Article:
Hawaii Territory


One of the most enduring features of From Here to Eternity is Jones’s easy familiarity not only with military life but with the smells and sights of pre-war Hawaii. He knew about the hillside houses perched high above the city (Lorene lives there), that secret beach cove (Karen and Warden make love there), but most intimately of all, he knew Chinatown, with its noodle shops, brothels disguised as hotels, and “always and eternally everywhere, pervading everything like Fate, the smells of rotting meat and dead wilted vegetables from the open-fronted grocery stores with their folding lattice (like an old-fashioned wall phone you pulled out to use) drawn across and locked, keeping you out and not keeping in the smells that we will forever remember as the attar of Hawaii.”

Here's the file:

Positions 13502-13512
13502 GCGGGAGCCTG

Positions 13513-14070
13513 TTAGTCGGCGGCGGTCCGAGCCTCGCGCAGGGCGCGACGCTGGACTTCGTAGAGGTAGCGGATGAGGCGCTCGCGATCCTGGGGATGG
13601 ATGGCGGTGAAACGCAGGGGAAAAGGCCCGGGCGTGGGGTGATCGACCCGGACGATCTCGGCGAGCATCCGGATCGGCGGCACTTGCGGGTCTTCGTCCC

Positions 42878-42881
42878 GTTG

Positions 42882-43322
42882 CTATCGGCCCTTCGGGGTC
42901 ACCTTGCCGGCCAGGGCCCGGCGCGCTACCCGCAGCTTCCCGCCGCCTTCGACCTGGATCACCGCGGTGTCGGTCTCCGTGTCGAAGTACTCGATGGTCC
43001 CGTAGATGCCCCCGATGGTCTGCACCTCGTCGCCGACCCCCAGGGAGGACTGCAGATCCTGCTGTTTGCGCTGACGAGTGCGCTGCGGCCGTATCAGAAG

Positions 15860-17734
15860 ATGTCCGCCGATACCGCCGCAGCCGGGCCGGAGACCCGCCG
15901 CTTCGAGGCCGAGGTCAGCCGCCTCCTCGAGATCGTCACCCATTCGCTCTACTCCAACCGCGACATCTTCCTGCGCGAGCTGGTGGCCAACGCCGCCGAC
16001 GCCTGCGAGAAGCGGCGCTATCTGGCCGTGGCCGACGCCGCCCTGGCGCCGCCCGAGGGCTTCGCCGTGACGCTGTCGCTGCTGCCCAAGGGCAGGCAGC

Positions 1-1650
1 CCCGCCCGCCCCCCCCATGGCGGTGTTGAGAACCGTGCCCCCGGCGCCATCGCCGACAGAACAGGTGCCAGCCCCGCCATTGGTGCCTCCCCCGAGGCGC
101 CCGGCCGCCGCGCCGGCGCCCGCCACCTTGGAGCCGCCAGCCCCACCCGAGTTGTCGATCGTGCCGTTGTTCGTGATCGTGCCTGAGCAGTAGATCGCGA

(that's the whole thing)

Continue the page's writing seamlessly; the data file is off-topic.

Chinatown is still very much a part of Hawaii’s culture. It’s cleaner, perhaps, but on Saturday mornings when all the meat and vegetable stands are crowded with shoppers, the “attar of Hawaii” lives on. Late at night, despite the city planners, little has changed. So have a bowl of won ton soup at Wo Fat (it’s still there) and drink a toast to Private Prewitt. He might just be the most memorable character in postwar American fiction. Neil Abercrombie, a U.S. congressman from Hawaii, thinks so. From Prewitt, the congressman once said in a speech, “I learned about the meaning of integrity, honesty, and above all, what it takes to be human.”

After the Pearl Harbor attack, barbed wire went up in front of the Moana, the Royal Hawaiian, and the Halekulani. Camouflage paint shrouded Aloha Tower. Doris Duke’s recently installed mirhab was hastily taken down and put in storage. Suddenly the Nisei sons of Japanese plantation workers went off to war, distinguished themselves in battle, and came home with a new pride and new aspirations. Statehood for Hawaii was not to come for 14 years after World War II ended, but when the bombs fell on Pearl Harbor, an era ended.